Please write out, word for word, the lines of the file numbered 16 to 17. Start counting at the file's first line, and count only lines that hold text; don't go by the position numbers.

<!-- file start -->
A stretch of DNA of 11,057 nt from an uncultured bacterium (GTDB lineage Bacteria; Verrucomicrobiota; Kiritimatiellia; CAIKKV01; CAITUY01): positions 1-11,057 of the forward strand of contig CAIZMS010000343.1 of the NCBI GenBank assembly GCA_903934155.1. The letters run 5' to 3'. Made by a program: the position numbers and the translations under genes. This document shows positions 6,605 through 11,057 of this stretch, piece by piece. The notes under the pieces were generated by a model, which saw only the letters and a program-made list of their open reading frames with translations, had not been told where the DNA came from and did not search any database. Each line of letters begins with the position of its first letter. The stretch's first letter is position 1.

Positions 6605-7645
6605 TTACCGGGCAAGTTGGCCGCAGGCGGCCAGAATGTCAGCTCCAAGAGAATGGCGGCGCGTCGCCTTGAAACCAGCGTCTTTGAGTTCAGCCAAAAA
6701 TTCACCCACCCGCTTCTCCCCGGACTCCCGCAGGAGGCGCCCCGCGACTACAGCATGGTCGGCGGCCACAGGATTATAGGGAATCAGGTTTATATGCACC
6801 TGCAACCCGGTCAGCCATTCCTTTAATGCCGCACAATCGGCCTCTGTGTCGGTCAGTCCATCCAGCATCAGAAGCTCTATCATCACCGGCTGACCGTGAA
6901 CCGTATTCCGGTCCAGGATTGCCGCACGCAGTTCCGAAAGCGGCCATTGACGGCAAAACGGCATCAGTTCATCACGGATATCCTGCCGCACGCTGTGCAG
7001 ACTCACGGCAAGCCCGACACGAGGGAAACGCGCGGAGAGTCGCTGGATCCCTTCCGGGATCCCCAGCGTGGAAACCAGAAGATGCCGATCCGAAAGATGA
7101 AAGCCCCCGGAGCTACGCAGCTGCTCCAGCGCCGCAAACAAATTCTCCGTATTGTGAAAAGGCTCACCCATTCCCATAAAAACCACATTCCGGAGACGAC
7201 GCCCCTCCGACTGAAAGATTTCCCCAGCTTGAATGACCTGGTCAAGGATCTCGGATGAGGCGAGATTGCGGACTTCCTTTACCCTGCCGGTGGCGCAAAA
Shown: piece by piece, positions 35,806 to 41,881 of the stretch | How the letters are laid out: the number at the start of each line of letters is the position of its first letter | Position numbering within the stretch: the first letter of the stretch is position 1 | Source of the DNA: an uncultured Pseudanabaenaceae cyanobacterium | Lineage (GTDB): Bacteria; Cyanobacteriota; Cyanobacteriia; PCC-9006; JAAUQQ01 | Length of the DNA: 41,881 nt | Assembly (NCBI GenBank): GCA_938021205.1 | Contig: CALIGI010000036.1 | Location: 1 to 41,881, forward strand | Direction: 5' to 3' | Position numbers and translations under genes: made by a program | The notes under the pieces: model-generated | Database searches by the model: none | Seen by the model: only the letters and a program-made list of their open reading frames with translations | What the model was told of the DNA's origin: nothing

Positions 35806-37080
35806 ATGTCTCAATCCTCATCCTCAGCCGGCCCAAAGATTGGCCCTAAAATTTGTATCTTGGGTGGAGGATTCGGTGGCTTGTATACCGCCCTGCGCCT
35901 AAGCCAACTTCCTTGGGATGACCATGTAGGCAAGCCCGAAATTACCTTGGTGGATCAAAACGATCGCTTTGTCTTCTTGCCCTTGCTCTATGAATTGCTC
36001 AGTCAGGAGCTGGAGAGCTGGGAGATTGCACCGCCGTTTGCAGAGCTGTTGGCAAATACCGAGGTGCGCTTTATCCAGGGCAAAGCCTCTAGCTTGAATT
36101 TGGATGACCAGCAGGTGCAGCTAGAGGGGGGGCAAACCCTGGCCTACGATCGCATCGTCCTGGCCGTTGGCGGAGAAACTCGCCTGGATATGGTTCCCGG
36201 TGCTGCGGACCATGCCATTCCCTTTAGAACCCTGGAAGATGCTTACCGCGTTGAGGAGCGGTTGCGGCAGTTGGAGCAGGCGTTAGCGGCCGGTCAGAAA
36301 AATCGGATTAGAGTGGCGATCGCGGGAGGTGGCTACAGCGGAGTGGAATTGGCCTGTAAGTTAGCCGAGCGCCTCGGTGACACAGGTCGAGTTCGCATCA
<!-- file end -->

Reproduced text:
36201 TGCTGCGGACCATGCCATTCCCTTTAGAACCCTGGAAGATGCTTACCGCGTTGAGGAGCGGTTGCGGCAGTTGGAGCAGGCGTTAGCGGCCGGTCAGAAA
36301 AATCGGATTAGAGTGGCGATCGCGGGAGGTGGCTACAGCGGAGTGGAATTGGCCTGTAAGTTAGCCGAGCGCCTCGGTGACACAGGTCGAGTTCGCATCA